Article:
United States District Court, S.D. West Virginia, Huntington Division
MEMORANDUM OPINION AND ORDER
C. CHAMBERS, UNITED STATES DISTRICT JUDGE.
before the court is Movant David Lee Crumby's
(hereinafter “Defendant”) Second Motion to
Correct Sentence under 28 U.S.C. § 2255 (ECF No. 90).
This matter is referred to the Honorable Dwane L. Tinsley,
United States Magistrate Judge for submission of proposed
findings and a recommendation for disposition, pursuant to 28
U.S.C. § 636(b)(1)(B). For reasons appearing to the
Court, it is hereby ORDERED that the
referral of this matter to the Magistrate Judge is
Procedural History and Positions of the Parties
September 6, 2005, Defendant pled guilty, pursuant to a
written plea agreement, to one count of bank robbery in
violation of 18 U.S.C. § 2113(a). (ECF Nos. 26, 27). On
November 14, 2005, I sentenced Defendant to a 140-month term
of imprisonment, followed by a three-year term of supervised
release. (ECF No. 33). In determining Defendant's
sentence, I found that Defendant qualified as a career
offender under USSG § 4B1.1 based upon at least two
prior burglary convictions. Accordingly, his advisory
guideline range, after all adjustments, was 151- 188 months
of imprisonment. However, I ultimately varied downward and
sentenced Defendant to 140 months in prison.
initial appeal to the United States Court of Appeals for the
Fourth Circuit was voluntarily dismissed on January 6, 2006,
because Defendant unsuccessfully attempted to secure a motion
for substantial assistance. (ECF Nos. 48, 49, 90 at 4).
Defendant then filed a prior Motion to Vacate, Set Aside or
Correct Sentence under 28 U.S.C. § 2255, which resulted
in his resentencing on January 10, 2011, in order to allow
him a new period of time to file a direct appeal. (ECF Nos.
52, 66). An Amended Judgment sentencing Defendant to the same
terms as the original Judgment was entered on January 12,
2011. (ECF No. 75). Although Defendant filed another Notice
of Appeal, it was ultimately withdrawn on January 26, 2011.
(ECF Nos. 82, 84).
26, 2015, the Supreme Court decided United States v.
Johnson, 135 S.Ct. 2551 (2015), holding that the
residual clause of the Armed Career Criminal Act
(“ACCA”), 18 U.S.C. §
924(e)(2)(B)(ii), is unconstitutionally vague and further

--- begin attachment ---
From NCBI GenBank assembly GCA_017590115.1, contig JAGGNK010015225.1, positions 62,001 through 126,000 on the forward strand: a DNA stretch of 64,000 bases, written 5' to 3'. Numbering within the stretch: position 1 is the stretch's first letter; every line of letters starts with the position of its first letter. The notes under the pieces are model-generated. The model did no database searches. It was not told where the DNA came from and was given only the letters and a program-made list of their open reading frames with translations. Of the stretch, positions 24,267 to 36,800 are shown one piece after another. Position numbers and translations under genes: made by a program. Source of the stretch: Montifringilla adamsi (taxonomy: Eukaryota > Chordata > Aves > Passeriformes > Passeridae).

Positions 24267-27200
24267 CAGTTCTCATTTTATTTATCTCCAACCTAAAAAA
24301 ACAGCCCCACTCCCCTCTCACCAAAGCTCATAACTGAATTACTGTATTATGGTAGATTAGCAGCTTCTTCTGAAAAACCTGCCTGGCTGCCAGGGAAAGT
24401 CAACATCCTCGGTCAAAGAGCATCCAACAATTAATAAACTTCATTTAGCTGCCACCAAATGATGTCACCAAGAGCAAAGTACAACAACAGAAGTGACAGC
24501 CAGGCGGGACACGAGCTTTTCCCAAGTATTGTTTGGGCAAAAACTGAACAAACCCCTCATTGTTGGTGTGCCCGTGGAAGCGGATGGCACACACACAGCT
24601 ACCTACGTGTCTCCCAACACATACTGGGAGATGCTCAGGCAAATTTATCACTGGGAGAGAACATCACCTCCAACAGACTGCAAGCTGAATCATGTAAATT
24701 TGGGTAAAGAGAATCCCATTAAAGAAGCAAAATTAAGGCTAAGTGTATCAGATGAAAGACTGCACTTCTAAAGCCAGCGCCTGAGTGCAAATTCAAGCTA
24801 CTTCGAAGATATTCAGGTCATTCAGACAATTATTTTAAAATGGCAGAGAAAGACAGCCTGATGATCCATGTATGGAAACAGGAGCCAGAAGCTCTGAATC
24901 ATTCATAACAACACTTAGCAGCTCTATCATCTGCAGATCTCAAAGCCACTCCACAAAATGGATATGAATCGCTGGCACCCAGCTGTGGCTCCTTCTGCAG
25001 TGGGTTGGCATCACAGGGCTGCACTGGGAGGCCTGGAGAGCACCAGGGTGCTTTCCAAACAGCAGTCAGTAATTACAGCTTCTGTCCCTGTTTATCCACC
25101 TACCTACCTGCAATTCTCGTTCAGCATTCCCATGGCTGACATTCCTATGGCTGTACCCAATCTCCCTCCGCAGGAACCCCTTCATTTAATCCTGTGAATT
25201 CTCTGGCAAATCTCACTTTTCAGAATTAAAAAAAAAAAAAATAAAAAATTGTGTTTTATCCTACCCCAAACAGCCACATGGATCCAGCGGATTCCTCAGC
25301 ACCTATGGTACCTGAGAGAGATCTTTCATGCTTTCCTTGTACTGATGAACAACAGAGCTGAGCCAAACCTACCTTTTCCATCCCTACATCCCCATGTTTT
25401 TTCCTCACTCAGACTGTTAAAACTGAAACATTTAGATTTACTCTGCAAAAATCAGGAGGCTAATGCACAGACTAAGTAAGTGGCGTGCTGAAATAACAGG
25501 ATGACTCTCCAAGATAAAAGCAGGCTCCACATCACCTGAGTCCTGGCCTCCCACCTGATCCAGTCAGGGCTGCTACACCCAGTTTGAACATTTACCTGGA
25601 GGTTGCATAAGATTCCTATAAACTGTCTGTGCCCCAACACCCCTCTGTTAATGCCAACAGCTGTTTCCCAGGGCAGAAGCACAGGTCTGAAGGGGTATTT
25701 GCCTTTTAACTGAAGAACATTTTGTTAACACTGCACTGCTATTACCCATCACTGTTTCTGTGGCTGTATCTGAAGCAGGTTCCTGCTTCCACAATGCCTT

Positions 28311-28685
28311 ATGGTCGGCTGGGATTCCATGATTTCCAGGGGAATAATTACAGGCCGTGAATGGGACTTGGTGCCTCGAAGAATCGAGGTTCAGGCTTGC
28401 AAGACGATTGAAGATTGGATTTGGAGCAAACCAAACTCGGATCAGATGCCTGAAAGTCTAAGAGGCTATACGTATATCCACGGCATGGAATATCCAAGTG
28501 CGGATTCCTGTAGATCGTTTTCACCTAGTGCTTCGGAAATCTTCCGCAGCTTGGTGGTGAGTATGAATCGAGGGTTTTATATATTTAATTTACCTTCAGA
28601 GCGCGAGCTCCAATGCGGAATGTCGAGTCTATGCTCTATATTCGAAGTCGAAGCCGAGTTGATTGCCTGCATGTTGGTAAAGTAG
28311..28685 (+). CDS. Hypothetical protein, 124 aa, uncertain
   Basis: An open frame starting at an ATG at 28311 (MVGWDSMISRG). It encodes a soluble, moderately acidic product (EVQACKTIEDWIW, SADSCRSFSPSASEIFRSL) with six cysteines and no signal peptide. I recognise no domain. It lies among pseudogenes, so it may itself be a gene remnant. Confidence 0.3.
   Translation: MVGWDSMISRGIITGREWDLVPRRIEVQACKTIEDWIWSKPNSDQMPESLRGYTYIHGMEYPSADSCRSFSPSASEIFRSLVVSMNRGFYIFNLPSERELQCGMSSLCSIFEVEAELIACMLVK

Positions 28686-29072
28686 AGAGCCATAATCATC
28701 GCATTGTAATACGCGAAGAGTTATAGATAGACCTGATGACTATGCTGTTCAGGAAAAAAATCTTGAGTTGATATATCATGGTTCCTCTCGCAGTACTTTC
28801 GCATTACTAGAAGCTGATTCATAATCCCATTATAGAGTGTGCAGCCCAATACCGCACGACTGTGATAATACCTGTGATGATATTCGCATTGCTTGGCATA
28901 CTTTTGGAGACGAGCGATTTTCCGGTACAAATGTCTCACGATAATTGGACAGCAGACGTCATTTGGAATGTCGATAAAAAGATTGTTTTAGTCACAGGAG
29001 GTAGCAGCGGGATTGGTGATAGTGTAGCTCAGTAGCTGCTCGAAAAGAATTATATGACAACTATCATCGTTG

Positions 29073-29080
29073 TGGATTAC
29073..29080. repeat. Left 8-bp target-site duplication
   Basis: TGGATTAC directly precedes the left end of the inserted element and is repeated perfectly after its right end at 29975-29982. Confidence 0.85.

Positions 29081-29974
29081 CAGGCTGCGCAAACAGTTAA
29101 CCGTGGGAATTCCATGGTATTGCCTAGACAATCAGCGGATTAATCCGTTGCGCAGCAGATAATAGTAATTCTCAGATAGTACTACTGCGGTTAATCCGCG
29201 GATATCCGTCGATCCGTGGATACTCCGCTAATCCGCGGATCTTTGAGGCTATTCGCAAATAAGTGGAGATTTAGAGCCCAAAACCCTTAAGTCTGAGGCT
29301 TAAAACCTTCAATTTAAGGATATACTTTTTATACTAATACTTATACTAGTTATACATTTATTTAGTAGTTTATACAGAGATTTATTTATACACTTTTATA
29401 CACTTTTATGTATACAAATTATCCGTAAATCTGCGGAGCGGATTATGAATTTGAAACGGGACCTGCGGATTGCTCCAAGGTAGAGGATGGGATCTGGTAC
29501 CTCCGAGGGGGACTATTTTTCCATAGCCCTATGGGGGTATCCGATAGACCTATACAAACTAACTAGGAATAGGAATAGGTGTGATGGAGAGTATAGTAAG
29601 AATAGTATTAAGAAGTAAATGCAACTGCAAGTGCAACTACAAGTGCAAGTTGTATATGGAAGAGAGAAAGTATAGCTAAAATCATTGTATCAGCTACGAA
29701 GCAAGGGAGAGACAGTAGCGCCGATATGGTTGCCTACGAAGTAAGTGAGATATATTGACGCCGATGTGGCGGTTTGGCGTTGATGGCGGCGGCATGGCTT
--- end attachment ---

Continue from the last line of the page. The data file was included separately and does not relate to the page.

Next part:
finding that imposition of an increased sentence thereunder
violates due process.
April 18, 2016, the Supreme Court decided Welch v. United
States, 136 S.Ct. 1257 (2016), in which the Court
determined that Johnson changed the substantive
reach of the ACCA and, therefore, was a substantive, rather
than a procedural decision, because it affected the reach of
the underlying statute rather than the judicial procedures by
which the statute was applied. Therefore, the Court held that
Johnson announced a new substantive rule that
applies retroactively to cases on collateral review.
14, 2016, attorney Carl E. Hostler was appointed to represent
Defendant for the purpose of determining whether he qualifies
for federal habeas relief in light of Johnson. (ECF
No. 88). On June 24, 2016, Mr. Hostler filed the instant
Motion to Correct Sentence (ECF No. 90) asserting that, after
Johnson, Defendant no longer qualifies as a career
offender because, absent the residual clause therein, his
prior Mississippi and Alabama burglary convictions do not
meet the “crime of violence” definition in USSG
§ 4B1.2(a). On June 29, 2016, Defendant was authorized
by the United States Court of Appeals for the Fourth Circuit
to file a second or successive section 2255 motion asserting
a Johnson claim. (ECF Nos. 93, 94).
October 11, 2016, the United States of America (hereinafter
“the Government”) filed a Response in opposition
to Defendant's section 2255 motion. (ECF No. 105). The
Government's Response asserts: (1) Defendant's motion
is moot due to his release on supervised release; (2)
Defendant's claims are procedurally barred; (3)
Johnson does not apply to a challenge to a guideline
sentence on collateral review; and (4) Defendant's prior
convictions are enumerated offenses under the career offender
guideline, which are unaffected by Johnson.
(Id.) On December 6, 2016, Defendant, by counsel,
filed a Reply disputing each of the Government's
contentions. (ECF No. 106)
this is Defendant's second section 2255 motion, because
his first motion successfully resulted his re-sentencing,
albeit to the same terms, this court does not treat the
instant motion as a second or successive motion. See In
re Gray, 850 F.3d 139, 143 (4th Cir. 2017)
(“[W]hen a habeas petition is the first to challenge a
new judgment, it is not second or successive”) (citing
Magwood v. Patterson, 561 U.S. 320 (2010)); see
also, United States v. Jones, 681 F. App'x
294 (4th Cir. Mar. 17, 2017) (unpublished)
(extending Gray to section 2255 proceedings where
resentencing constituted intervening new judgment between
section 2255 motions).
this motion is subject to the one-year statute of limitations
set forth in 28 U.S.C. § 2255(f). The one-year period
runs from the latest of one of four specified events:
(1) the date on which the judgment on conviction becomes
final; (2) the date on which the impediment to making a
motion created by governmental action in violation of the
Constitution or Laws of the United States is removed if the
movant was prevented from making such motion by governmental
action; (3) the date on which the right asserted was
initially recognized by the Supreme Court if that right has
been duly recognized by the Supreme Court and made
retroactively applicable to cases on review; or (4) the date
on which the facts supporting the claim or claims presented
could have been discovered through the exercise of due
28 U.S.C. § 2255(f). Here, Defendant appears to rely on
the Supreme Court's decisions in Johnson and
Welch, supra, to assert a timely claim for ...